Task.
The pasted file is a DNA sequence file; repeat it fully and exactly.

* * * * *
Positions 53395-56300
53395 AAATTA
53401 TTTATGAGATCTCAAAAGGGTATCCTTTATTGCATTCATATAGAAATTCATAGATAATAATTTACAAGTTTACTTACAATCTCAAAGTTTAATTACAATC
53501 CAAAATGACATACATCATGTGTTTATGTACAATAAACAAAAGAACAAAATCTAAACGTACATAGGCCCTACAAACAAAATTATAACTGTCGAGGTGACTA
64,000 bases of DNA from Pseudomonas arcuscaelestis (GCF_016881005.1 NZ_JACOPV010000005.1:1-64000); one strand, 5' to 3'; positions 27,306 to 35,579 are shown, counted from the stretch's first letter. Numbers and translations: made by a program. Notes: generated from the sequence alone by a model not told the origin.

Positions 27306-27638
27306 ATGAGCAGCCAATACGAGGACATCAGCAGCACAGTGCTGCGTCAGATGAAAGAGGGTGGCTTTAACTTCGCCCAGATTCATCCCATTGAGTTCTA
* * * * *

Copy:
Positions 53395-56300
53395 AAATTA
53401 TTTATGAGATCTCAAAAGGGTATCCTTTATTGCATTCATATAGAAATTCATAGATAATAATTTACAAGTTTACTTACAATCTCAAAGTTTAATTACAATC
53501 CAAAATGACATACATCATGTGTTTATGTACAATAAACAAAAGAACAAAATCTAAACGTACATAGGCCCTACAAACAAAATTATAACTGTCGAGGTGACTA
64,000 bases of DNA from Pseudomonas arcuscaelestis (GCF_016881005.1 NZ_JACOPV010000005.1:1-64000); one strand, 5' to 3'; positions 27,306 to 35,579 are shown, counted from the stretch's first letter. Numbers and translations: made by a program. Notes: generated from the sequence alone by a model not told the origin.

Positions 27306-27638
27306 ATGAGCAGCCAATACGAGGACATCAGCAGCACAGTGCTGCGTCAGATGAAAGAGGGTGGCTTTAACTTCGCCCAGATTCATCCCATTGAGTTCTA